So I tend to believe that ultimately big ideas are attractive to people. I always keep in mind the fact that back in the 1930s Bob Marshall (founder of the Wilderness Society) called for creation of a national park in Alaska that included everything north of the Yukon River, including the entire Brooks Range. Of course, when he proposed that idea, people simply ignored it as insane. But not everyone forgot about that idea, and it simmered for a long time. However, by 1980 when the Alaska Lands Bill was passed in Congress, most of that region got some kind of protection.
Look at a map of Alaska today and between the Gates of the Arctic NP, Kobuk Valley NP, Cape Krusenstern NM, Noatak Preserve, Arctic Wildlife Refuge, Selawik NWR, Koyukuk NWR, Yukon Flats NWR, and the Navel Petroleum Reserve that are now off limits to development, the vast majority of the land north of the Yukon River is now in some kind of protected land status. Of course it is not complete–there is still the threat of oil and gas in the coastal plain of the Arctic Refuge, and potential development of the Navel Petroleum Reserve, but taken as a whole, Bob Marshall’s vision has been implemented.
So when people tell me that we will never get rid of livestock production on public lands, I think about Bob Marshall and Alaska and tell them, well we’ll just see about that. What looks impossible now may be possible in the future.
WWP: What do you like best about the work that WWP does and why is serving on the Board important to you?
GW: I love WWP because it is one of the few organizations that makes removal of livestock from our public lands a priority. The ecological impacts are huge and harm biodiversity, watersheds, and landscapes in multiple ways from the spread of weeds, to competition for forage with native herbivores, to compaction of soils, to the persecution of predators, damage to riparian areas, pollution of water, and so forth, livestock production is the culprit over hundreds of millions of acres. And there is a philosophical aspect to the issue as well. Why should private businesses operating on public lands be permitted to damage any public resources? To me that should be a central question that is ignored by most conservation groups. If I can further that goal by serving on the board of an organization that recognizes the huge impacts that livestock production has on our public lands, and is not afraid to take on the livestock industry, it’s one way I can help achieve that goal.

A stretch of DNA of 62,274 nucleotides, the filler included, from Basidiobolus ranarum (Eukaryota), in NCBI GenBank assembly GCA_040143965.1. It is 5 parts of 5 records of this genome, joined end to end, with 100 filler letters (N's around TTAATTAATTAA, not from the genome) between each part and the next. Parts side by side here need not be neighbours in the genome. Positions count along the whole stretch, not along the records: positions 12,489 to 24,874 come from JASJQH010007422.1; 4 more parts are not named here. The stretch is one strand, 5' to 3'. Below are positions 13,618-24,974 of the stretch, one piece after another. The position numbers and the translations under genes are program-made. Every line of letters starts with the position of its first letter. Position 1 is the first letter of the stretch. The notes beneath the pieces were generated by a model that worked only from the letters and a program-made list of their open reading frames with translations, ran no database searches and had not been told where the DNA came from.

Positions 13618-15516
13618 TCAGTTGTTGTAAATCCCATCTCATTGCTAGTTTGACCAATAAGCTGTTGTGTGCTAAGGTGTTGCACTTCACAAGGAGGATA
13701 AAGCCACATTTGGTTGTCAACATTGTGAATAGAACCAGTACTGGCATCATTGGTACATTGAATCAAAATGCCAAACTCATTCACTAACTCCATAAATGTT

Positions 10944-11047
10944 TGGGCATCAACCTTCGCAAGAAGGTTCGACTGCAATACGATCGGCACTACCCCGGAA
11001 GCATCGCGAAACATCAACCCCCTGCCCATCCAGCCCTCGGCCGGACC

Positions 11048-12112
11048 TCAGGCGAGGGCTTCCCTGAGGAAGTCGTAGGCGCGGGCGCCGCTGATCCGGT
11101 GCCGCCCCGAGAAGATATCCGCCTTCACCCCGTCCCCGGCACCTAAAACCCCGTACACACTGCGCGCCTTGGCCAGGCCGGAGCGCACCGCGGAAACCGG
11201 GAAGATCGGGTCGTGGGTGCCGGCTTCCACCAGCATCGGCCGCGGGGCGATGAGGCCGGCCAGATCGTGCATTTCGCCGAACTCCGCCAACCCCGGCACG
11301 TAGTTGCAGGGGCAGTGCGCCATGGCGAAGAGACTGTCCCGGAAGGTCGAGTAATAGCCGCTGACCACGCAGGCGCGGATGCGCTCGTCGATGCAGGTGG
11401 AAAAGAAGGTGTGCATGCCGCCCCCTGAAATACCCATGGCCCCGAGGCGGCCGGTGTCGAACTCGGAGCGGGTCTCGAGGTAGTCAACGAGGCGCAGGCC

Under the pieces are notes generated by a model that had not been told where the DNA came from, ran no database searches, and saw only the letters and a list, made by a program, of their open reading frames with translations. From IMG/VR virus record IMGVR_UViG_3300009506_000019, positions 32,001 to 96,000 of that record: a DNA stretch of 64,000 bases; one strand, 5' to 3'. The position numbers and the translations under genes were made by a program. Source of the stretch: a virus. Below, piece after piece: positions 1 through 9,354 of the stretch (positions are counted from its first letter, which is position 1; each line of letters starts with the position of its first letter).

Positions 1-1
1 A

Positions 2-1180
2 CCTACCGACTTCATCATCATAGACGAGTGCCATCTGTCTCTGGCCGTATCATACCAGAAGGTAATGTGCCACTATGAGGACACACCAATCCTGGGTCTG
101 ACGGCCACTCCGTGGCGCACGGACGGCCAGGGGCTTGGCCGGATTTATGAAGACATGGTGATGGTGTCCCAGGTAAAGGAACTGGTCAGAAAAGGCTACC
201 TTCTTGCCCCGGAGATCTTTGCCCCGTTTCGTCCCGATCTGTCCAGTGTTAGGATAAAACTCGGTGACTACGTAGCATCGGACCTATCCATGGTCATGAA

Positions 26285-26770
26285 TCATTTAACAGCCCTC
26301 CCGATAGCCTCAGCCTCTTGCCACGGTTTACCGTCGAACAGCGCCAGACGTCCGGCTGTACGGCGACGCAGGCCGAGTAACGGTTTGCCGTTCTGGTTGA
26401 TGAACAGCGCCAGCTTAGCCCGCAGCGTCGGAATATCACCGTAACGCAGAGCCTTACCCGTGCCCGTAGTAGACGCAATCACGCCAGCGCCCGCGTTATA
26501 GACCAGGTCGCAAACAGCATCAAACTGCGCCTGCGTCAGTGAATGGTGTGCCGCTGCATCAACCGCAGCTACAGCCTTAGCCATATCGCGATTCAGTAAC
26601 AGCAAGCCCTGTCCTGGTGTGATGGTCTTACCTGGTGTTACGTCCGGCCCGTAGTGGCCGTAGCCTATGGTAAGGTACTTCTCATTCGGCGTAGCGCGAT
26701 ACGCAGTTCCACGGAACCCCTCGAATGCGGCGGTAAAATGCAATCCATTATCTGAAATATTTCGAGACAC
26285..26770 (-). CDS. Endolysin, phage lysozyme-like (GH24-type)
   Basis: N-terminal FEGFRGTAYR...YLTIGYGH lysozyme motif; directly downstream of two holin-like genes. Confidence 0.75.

Some activities that other organizations may focus upon may do more damage on a particular piece of land–obviously an open-pit mine or maybe even a Walmart parking lot is worse. However, one has to look at the geographical scale of things. Livestock production, particularly if you include not only the terrain grazed by livestock, but the lands also used to produce livestock forage like hay, corn, or soy, about 70% of the American landscape outside of Alaska is directly impacted by this one activity. It easily affects more of the American land than other land disturbances whether energy development, sprawl, logging, and so forth. And when you add in things like its contribution to global warming, health issues, and even philosophical questions about the treatment of animals, it’s hard to ignore this issue–yet plenty of environmental organizations do, out of ignorance or fear. So I see WWP as courageous.